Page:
But why write a novel of a historical event that seems to criticize hegemonic testimony?
Why put into fiction what has occurred in history and is warped by historical account? Hasn’t the story been told, in the news, in history books, by fictive testimony? What does creating another story accomplish that these other modes of “telling” do not? Obviously, Danticat’s novel is not a move to prove that people died. There is not a majority outcry declaring the massacres did not take place. The historical debate does dispute the number of people who died and the whereabouts of missing persons. People did disappear without a trace. People died. Blood was spilled. Lots of it. The more blood spilt, the more the warrior is remembered? Trujillo’s testimony will be remembered in history. Not the dead. We don’t like thinking of the intimate, detailed subjective lives of people who died horrible deaths; we rather not think of the suffering and the pain they endure. We would much rather create stories of a happy death. Give a few statistics. Write a history. These facts and stories can be researched and found on EBSCOhost or JSTOR. Or you can read it in a book of Caribbean history.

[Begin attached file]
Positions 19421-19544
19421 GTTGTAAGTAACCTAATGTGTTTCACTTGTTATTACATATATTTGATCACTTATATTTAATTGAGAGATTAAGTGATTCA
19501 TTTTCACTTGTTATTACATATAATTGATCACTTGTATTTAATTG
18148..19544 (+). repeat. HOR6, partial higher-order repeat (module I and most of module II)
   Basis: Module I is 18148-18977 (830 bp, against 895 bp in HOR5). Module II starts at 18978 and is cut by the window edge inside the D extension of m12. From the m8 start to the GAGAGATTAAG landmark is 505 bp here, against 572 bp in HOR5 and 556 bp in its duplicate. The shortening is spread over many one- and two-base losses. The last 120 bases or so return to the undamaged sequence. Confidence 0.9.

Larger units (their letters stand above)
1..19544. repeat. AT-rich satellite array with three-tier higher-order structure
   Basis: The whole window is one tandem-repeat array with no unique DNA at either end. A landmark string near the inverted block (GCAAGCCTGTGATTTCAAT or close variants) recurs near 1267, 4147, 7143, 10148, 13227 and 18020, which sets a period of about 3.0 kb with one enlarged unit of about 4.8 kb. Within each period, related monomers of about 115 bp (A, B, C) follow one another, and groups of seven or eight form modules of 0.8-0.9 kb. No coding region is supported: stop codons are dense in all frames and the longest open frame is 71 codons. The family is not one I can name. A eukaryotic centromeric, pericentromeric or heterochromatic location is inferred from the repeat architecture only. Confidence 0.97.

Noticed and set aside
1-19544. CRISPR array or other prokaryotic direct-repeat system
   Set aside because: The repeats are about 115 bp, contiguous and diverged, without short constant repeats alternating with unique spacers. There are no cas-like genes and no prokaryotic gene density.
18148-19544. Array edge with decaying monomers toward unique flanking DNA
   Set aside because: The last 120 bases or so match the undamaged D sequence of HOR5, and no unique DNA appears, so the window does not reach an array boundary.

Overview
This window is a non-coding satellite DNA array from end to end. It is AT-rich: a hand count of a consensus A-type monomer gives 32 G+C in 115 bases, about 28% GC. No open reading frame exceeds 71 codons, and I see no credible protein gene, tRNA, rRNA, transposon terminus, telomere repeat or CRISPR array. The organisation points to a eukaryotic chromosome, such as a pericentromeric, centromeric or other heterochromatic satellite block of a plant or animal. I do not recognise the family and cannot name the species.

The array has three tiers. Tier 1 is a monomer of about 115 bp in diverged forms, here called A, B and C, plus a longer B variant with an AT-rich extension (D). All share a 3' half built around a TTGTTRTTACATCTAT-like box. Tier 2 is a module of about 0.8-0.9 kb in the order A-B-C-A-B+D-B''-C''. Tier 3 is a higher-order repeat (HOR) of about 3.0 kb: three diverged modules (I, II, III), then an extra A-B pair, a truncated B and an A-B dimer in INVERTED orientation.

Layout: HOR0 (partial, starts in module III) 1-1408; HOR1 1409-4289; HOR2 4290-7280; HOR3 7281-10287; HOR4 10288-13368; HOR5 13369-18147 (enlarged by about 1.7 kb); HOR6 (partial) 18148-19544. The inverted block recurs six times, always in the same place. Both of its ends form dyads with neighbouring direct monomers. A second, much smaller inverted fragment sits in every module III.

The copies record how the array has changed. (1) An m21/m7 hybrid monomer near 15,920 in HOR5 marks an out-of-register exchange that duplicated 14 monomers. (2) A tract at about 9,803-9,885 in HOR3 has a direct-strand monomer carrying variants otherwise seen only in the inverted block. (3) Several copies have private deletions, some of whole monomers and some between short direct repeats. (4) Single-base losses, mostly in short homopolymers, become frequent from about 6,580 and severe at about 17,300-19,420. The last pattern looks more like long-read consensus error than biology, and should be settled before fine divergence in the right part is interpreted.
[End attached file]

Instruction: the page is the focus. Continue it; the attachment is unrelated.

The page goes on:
The histories do not outrightly conceal the event. It is written history. Like any war, we know people died. Lives were lost. Families split apart. Women raped. The “other” — here, the Haitian “visitors” — were expelled and the border between the two countries established through violence. The Haitians had become unwelcome. As Tibon says, “The poor man, no matter who he is, is always despised by his neighbors. When you stay too long at a neighbor’s house, it’s only natural that he become weary of you and hate you” (178). The government at one point numbered the dead in the 100s, but in actuality, it was more like 15,000. Whether it is 100 or 1000, any human being’s death, diminishes me, to quote Donne, for I am a part of humankind. Human beings peeled off the face of the earth: somebody has lost a brother, a husband, a mother. Is Danticat writing this novel as a way to fill in the gaps of stories not told? In many cases, there is nothing left — no body, no witness — to prove that they were ever even alive. It is a fact that people were slaughtered with machetes. Haitian migrant workers were forced to say the Spanish word for parsley, and if they could not pronounce the Spanish “r” with that distinctive roll or the consonant sound of the “j” it marked them as kréol and they were slaughtered. Danticat includes this episode in her story. One word can become exclusionary. If the Haitian “other” didn’t know the password they were slaughtered. They were slaughtered by their inability to pronounce a word, parsley, that they used every day, to clean their insides and their outsides, to make food and to drink spiced teas (203).